By Carrie Ginest
Authors Ad Hudler and Steve Almond returned to the second annual Crossroads Writers Conference, joining other writers and a host of readers as all converged on Mercer University on Saturday, Feb. 27.
Other writers included, Judith Ortiz-Cofer, Carroll Rogers, Jack McDevitt, William Rawlings and Jeffrey Stepakoff.
Workshops and breakout sessions offered attendees insight into major aspects of writers’ lives and the art of writing.
English major Nicole Arden said she received valuable advice from Ortiz-Cofer, whom Arden quoted, saying, “wake-up two hours
before you need to for uninterrupted time to write.”
Arden said the most important thing she took away from the session was “to just sit down and write because by the time (you) find the time, it will be too late. Taking the time to write everyday is essential to becoming a good writer.”
English major Rebecca Kidd said she gained insight through the advice that, no matter the type of writing, you “can’t leave the emotion out.”
Emotion is a tool used to connect to the reader, said Kidd.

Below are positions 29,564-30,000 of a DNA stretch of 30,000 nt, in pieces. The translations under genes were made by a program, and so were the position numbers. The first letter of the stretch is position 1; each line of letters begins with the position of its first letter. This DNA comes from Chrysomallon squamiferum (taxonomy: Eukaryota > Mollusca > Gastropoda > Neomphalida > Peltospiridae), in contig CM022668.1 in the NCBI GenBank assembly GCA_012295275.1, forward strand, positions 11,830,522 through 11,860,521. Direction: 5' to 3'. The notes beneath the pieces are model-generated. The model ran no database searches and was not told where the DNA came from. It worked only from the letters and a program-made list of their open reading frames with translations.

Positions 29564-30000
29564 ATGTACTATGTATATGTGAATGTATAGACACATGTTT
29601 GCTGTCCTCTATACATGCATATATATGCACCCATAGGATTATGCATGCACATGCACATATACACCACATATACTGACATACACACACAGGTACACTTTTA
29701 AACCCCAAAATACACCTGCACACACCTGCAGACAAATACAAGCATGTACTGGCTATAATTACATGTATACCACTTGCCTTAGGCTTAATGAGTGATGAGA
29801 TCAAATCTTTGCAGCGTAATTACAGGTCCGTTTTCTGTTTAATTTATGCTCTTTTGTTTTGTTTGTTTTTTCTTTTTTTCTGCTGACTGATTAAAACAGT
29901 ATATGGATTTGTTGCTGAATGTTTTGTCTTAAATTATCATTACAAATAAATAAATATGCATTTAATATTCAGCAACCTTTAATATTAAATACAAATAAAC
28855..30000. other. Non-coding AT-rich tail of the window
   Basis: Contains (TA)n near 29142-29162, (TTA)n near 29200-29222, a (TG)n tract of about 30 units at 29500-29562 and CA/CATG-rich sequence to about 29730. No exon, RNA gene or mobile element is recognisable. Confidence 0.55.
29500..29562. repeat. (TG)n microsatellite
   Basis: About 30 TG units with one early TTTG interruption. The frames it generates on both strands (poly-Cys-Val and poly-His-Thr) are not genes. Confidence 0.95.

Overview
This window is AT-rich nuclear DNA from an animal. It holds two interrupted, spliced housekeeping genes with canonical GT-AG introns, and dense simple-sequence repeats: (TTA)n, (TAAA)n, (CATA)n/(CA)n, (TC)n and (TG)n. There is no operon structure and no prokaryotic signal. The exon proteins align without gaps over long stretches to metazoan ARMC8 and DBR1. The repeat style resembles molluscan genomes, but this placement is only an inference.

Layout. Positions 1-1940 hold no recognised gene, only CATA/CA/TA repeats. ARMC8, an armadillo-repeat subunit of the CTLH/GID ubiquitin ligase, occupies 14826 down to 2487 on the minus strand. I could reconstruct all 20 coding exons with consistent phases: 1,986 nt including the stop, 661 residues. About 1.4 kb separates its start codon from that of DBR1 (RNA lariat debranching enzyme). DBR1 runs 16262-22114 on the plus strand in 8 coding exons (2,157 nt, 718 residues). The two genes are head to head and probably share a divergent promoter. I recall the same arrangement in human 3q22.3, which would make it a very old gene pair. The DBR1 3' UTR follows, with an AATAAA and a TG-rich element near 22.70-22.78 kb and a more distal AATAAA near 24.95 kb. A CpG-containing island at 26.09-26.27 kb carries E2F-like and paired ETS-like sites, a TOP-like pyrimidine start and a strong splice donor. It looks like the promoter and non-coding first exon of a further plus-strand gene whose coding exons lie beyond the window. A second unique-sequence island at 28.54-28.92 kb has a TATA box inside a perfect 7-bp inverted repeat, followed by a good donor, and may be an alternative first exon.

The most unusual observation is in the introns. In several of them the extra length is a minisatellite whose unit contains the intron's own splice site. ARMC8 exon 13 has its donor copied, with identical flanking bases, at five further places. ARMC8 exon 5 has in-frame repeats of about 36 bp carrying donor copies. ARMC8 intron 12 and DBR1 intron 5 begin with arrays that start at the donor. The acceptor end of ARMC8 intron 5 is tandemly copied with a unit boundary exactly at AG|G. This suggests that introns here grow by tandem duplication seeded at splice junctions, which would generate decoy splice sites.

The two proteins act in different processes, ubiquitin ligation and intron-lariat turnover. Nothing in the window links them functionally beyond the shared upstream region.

In a discussion among Crossroads board members, panelists and attendees regarding their experience with this year’s conference, Ad Hudler confided in Chris Horne that “it was the most unique and interesting conference he’s been to—that the feeling is just different.”
Regarding other factors that made the conference a success, Kidd added, spending “time with other people, famous and not, that love
English professor Monica Young-Zook explained the allure of Crossroads. “It’s an inexpensive conference that offers a lot of awesome writers and several lifetimes of collective wisdom about the art, craft and business of writing to not only our talented adult population but to college- and high school-aged writers,” Young-Zook said.
Chris Horne, president of the Crossroads board, said that his favorite part of the conference was “hoping to see smiles on the faces of our attendees—to see them taking notes and having a good time. What made me happiest was seeing the near shock on the faces of some of our presenters who seemed to be loving the conference as much as, if not more than, the folks who paid to be there.”
Horne said this year’s Crossroads grew “by about three times over the first year. So the greatest success for the conference is that it grew so quickly without losing an ounce of its casual, friendly and welcoming personality. That freedom to relax breeds a sense of community and encouragement that’s hard to find elsewhere.”
Young-Zook said, “the proceeds of this conference go to the Creative Ruckus Academy for young people.”
Crossroads board members and others are already planning next year’s conference.
“I’m excited to see the mix of panelists they come up with and all the new insight I’ll learn,” said Arden.
Kidd said she is looking forward to the “experience” at next year’s event.